International Defence Exhibition Bratislava is organized every two years in Bratislava, the capital of Slovak Republic. Under the auspices of the Slovak President, Prime minister and Minister of Defense, 140 companies and organizations from 21 countries came to exhibit theirs defensive equipment.
Almost a quarter of the exhibition hall was occupied by the Army of Slovak Republic, which concentrated on pyrotechnic equipment this year. One of the most interesting pieces was the unmanned de-mining vehicle Bozena 5, which already served several terms in Afghanistan and Iraq. It can be controlled remotely from a distance of up to three miles and can withstand blast of 20 pounds of TNT. Among other exhibitions, there were two pyrotechnic robots in action, one could try on a bomb disposal expert suit, and look over various examples of detected IEDs.
Czech Armoury (CZ) brought their new CZ 805 Bren assault rifle. Named after the famous WWII light machine gun, it is in name only. This Bren, however, has light alloy frame and is able to accept interchangeable barrels of 5.56x45mm NATO, 7.62x39mm and 6.8x43mm SPC Rem. calibers. It is a gas operated weapon with breech locked by a rotating breech block. The magazine has a capacity of 30 rounds and the rifle is able to shoot single shots, double shots, and fully automatic fire.
Another new gun exhibited by Czech Armoury was a submachine gun named after another famous CZ weapon, the SMG Mk.61 Scorpion. The new CZ Scorpion EVO3 A1 is an all-purpose light automatic small arm in 9mm caliber, able to fire single shots, limited bursts and fully automatic fire from magazine with capacity of 20 or 30 rounds.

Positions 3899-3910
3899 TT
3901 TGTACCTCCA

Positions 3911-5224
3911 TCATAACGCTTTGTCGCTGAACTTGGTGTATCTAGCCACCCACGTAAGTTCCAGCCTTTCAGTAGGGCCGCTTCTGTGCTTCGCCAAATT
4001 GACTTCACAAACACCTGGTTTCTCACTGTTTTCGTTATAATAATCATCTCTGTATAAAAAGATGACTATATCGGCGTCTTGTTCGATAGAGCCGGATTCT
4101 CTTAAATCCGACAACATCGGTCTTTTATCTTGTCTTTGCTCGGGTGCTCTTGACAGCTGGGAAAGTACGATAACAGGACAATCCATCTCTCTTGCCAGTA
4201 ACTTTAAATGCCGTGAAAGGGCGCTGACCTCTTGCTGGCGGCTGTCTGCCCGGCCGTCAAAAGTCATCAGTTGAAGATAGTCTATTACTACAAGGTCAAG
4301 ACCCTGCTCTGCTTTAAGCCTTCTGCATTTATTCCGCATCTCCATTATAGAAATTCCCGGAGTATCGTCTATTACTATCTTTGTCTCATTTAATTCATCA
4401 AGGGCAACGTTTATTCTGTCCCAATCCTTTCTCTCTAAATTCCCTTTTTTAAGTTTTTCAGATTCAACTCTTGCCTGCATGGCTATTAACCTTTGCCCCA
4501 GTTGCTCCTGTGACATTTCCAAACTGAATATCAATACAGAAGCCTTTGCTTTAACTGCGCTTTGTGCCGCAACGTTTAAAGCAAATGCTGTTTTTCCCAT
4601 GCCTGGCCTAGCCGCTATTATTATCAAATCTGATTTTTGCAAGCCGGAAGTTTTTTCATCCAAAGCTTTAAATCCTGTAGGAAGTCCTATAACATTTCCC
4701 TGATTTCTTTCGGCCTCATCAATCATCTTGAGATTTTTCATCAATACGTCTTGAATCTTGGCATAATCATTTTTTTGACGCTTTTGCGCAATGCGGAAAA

FN HERSTAL of Belgium was there and exhibited their futuristic assault rifle FN 2000. Besides its sleek ergonomic shape, this gas operated rifle, locked by rotating breech block, has one serious advantage against other bullpup-style weapons. Spent cases are not ejected right out of the breech; they are fed into a tube under the barrel from where they fall out forward. Without any changes, this rifle can be fired from either shoulder without throwing hot gases and spent cases in the shooter’s face. The gun’s selector switch allows only single shots and full auto to be fired with no short burst ability. Another smart feature is the location of the grenade launcher. The shooter can move his finger from rifle to grenade launcher trigger without changing his grip on the weapon.
Recon Robotics Company exhibited a reconnaissance robot Recon Scout XT that is reminiscent of “tractors” that young boys make from spools. This tractor, however, can run up to hour through difficult terrain, overlooking its surroundings with black-and-white camera with 60° angle of view. The camera is equipped with thermal vision that turns on automatically in low-light surroundings. With a weight of 1.2 pounds, length of eight inches, matte black finish and mere 20 dB of noise, this little spy is easy to overlook. Its tough titanium body allows it to be thrown up to 40 yards away, to be dropped from height up to ten yards, or to be thrown through window glass. It also contains 33 yards of cord, so it can be retrieved from explored holes.
Slovak republic’s Ministry of Interior brought an interesting display of weapons that were made by prisoners. It was almost unbelievable that the displayed revolvers and submachine guns were manufactured in jail and not in a factory; but truly, they bore no marks of manufacturer.
Slovakian company Strazan exhibited an interesting design of a tracked vehicle. Instead of classic two tracks, Land Rover Defender has four Mattracks track systems, one in place of every wheel. Its top speed is 40 mph and climbing ability up to 49°.
Slovakian gun manufacturer Grand Power introduced a modified P7 D pistol with a clever invention – sophisticated combination of safety, decocker and action switch. With safety lever in upper position, the weapon is safe. With lever in the middle position, the pistol shoots in SA/DA mode. Clicking lever down releases hammer (if cocked) and switches weapon into DAO mode.